Ontario faces $15B deficit, challenging past government’s budget numbers: finance minister
TORONTO – Ontario’s finance minister says an independent commission that probed the province’s books has found the government ran a multi-billion-dollar deficit in the last fiscal year.
In a speech to the Economic Club in Toronto – his first major address since becoming finance minister this summer – Vic Fedeli says the previous Liberal government did not balance the budget as it reported.
Ontario voters issued 38 pink slips to returning provincial Liberal MPPs, and will now pay millions in severance.
Those departing MPPs are owed parting gifts of at least $6.1 million in total, the Toronto Sun estimates based on the MPPs’ 36 consecutive best earning months and years of service.
One more reason for single term limits, running for office should be the right and duty of the civic minded citizen not a “lifestyle” choice.
It won’t be long before the Ontario Liberals, aided and abetted by the liberal media, start blaming the Progressive Conservatives for the financial mess they’ve left us in after 15 years in power.
You can already see it happening in some smug media commentary, gleefully predicting Premier-designate Doug Ford and the PCs are going to be a disaster.
This is the tip of the iceberg.
With no lack of remorse, Wynne had stated that she now believes that Doug Ford should change the political rules to better match her circumstances.
The Ontario provincial election was quite the roller coaster.
Fortunately, it had a happy ending that saw the Liberals tossed to the curb. It will take a lot more than four years of Tory rule to undo the deep damage caused to the economy and the middle class. Skyrocketing hydro bills alone will likely take decades to bring under control.
Nothing is owed that vile thief, no mercy.
If recent polls are correct, the Liberals look poised to drop from the governing party in Ontario to losing their official party status.
As of June 5, according to the CBC News poll tracker, the Progressive Conservatives were at 37.6 per cent support, the NDP at 36.1 and the Liberals at 19.9 per cent.
Kathleen Wynne’s election concession some five days before Ontarians vote in their June 7 provincial election was the latest bizarre twist in Ontario’s crazy year of politics. Some members of Wynne’s team are framing this as a great selfless act that will liberate local candidates from the premier’s current toxic brand, potentially giving some of them a better opportunity not to be wiped out.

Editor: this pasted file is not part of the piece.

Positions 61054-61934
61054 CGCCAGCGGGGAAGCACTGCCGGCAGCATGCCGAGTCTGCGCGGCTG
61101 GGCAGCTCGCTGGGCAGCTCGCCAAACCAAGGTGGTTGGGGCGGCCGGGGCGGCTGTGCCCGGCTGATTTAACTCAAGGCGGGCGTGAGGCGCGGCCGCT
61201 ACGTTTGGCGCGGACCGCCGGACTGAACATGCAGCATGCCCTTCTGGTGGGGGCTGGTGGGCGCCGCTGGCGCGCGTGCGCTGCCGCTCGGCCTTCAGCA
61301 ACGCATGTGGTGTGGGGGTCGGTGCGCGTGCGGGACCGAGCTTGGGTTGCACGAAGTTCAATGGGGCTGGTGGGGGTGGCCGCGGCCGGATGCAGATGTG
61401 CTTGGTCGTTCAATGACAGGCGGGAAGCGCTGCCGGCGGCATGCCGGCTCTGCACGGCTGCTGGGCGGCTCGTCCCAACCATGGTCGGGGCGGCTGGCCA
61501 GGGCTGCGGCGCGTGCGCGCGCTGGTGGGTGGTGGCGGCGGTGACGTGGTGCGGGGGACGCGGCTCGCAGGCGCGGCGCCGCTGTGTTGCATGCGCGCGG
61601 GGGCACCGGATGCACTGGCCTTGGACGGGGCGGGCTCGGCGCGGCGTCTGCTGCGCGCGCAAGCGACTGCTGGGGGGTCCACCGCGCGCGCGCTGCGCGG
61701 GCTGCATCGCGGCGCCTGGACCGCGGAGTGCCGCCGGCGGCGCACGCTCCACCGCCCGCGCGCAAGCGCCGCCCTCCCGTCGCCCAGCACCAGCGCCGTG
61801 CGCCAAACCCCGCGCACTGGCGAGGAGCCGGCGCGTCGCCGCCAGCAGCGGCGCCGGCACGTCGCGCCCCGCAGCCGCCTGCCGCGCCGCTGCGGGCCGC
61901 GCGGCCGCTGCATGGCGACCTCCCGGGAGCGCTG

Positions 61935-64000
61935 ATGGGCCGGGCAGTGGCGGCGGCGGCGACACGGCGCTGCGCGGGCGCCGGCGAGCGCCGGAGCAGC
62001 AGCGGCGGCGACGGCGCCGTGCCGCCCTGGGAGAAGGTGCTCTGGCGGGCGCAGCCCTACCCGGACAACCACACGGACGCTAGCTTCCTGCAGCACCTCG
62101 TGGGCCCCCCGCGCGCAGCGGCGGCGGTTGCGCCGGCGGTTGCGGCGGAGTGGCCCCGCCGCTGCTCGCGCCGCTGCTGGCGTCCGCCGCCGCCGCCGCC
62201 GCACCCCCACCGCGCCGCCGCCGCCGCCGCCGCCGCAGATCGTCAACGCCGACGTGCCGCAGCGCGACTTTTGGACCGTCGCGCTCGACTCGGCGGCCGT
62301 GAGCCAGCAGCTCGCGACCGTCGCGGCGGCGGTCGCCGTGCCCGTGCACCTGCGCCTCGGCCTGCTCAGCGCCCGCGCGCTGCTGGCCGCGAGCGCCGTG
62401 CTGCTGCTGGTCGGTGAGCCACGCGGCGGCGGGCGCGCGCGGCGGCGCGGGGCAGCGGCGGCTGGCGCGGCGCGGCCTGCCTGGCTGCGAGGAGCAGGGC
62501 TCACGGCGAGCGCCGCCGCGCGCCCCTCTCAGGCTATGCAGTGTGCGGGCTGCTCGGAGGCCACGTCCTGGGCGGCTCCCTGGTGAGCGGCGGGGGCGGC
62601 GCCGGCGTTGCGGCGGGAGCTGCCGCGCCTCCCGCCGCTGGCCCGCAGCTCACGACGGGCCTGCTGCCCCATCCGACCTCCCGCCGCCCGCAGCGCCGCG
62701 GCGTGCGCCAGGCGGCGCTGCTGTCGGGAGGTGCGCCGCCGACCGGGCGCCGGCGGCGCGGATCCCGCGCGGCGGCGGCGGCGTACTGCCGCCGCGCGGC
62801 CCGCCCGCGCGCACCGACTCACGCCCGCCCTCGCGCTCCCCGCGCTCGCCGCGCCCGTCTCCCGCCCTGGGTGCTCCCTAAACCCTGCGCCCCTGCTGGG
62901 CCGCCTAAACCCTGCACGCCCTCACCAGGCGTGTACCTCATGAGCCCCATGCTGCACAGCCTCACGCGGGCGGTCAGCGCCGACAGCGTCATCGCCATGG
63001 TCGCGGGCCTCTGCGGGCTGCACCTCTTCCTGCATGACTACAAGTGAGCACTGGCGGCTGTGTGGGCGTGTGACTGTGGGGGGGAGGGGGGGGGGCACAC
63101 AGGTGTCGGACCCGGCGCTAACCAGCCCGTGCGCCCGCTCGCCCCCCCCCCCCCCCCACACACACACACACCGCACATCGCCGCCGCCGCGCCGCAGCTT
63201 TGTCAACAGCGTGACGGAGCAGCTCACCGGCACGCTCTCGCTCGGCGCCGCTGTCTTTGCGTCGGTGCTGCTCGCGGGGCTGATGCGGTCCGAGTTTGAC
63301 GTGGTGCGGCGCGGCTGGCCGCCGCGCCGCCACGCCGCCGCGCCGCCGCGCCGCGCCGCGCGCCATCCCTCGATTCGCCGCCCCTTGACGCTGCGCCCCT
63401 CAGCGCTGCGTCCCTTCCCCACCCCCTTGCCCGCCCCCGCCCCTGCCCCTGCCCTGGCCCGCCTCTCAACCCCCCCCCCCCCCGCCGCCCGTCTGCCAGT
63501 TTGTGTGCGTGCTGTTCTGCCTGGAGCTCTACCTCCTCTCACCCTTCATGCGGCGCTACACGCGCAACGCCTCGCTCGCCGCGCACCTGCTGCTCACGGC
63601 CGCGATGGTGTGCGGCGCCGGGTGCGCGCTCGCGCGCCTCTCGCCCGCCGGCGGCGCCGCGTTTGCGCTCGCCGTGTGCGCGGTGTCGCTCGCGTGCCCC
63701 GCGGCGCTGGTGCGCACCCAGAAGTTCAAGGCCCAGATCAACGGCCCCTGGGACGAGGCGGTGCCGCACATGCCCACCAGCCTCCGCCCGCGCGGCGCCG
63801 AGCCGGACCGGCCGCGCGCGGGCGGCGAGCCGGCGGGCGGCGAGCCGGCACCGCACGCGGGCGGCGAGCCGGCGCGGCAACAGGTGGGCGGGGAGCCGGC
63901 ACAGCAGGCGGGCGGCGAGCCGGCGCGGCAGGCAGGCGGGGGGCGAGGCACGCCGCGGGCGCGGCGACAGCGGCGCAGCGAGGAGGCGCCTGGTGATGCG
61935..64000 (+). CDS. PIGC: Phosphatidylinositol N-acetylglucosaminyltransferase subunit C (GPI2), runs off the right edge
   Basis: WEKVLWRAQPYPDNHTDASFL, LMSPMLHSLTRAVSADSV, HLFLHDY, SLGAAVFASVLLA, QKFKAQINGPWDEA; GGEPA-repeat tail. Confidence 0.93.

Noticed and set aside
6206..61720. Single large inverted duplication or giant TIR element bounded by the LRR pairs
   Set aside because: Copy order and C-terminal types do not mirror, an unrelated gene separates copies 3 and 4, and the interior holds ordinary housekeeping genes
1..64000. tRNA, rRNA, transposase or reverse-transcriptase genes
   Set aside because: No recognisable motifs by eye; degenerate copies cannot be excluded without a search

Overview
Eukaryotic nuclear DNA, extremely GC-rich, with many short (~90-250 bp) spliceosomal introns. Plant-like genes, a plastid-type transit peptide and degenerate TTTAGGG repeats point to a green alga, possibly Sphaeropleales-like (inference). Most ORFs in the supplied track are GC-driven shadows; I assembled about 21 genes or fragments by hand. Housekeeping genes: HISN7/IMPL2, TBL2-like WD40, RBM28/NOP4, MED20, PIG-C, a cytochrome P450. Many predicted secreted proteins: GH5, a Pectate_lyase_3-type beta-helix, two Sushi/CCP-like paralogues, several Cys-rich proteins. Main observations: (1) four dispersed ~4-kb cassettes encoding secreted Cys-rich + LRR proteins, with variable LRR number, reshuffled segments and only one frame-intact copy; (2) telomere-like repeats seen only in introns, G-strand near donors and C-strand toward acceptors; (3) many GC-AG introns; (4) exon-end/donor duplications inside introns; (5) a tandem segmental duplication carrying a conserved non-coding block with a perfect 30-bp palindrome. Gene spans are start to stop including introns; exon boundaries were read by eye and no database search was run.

“I know that we are going to see a good result in this region,” said Wynne. “I don’t know where it is going to be, I don’t know exactly what the numbers are going to be but you’ve got good, strong people running in this region. I hope everyone will look very carefully at them before they go to the polling station.”
As we enter the home stretch for the Ontario election, one election issue that has received surprisingly little coverage is the problem with car insurance rates. I am not a quant and I don’t work for Google or SpaceX. But then, it doesn’t take a rocket scientist to figure out that the math around Ontario’s car insurance rates simply doesn’t add up.
A startling report titled “Price Regulation and Possible Premium Overpayments: Automobile Insurance Companies in Ontario,” was updated on April 26, 2018, by Fred Lazar, professor of economics at York University. It was prepared for the Ontario Trial Lawyers Association.
It’s an odd strategy, asking people to vote for you because you can’t win. That’s exactly what Kathleen Wynne was doing on Saturday morning when she conceded that she won’t be premier after Thursday’s vote.
“I don’t know who voters will choose but I am pretty sure that it won’t be me,” Wynne said at stop in Toronto. After acknowledging that she won’t be premier, Wynne tried to put a positive spin on things.
“And I’m okay with that, because, as I’ve said many times before, it’s not about me. It’s about the people of this province.”
Lock her up.
Small consolation, her “legacy” of mismanagement and corruption will live on.
Kathleen Wynne admits Liberals won’t win election, urges voters to still vote for the party
Voters want change in Ontario. So, as voters, we should look at the biggest force for change in this election: Premier Kathleen Wynne.
Caution: HuffPo link. If you visit, be sure to shower immediately afterwards.
For Ontario voters who don’t like the idea of a government run by Doug Ford, Andrea Horwath or Kathleen Wynne, another potential leader has emerged.
All he asks is that you kneel before him.
Which is really no less than what Trudeau and Wynne demand.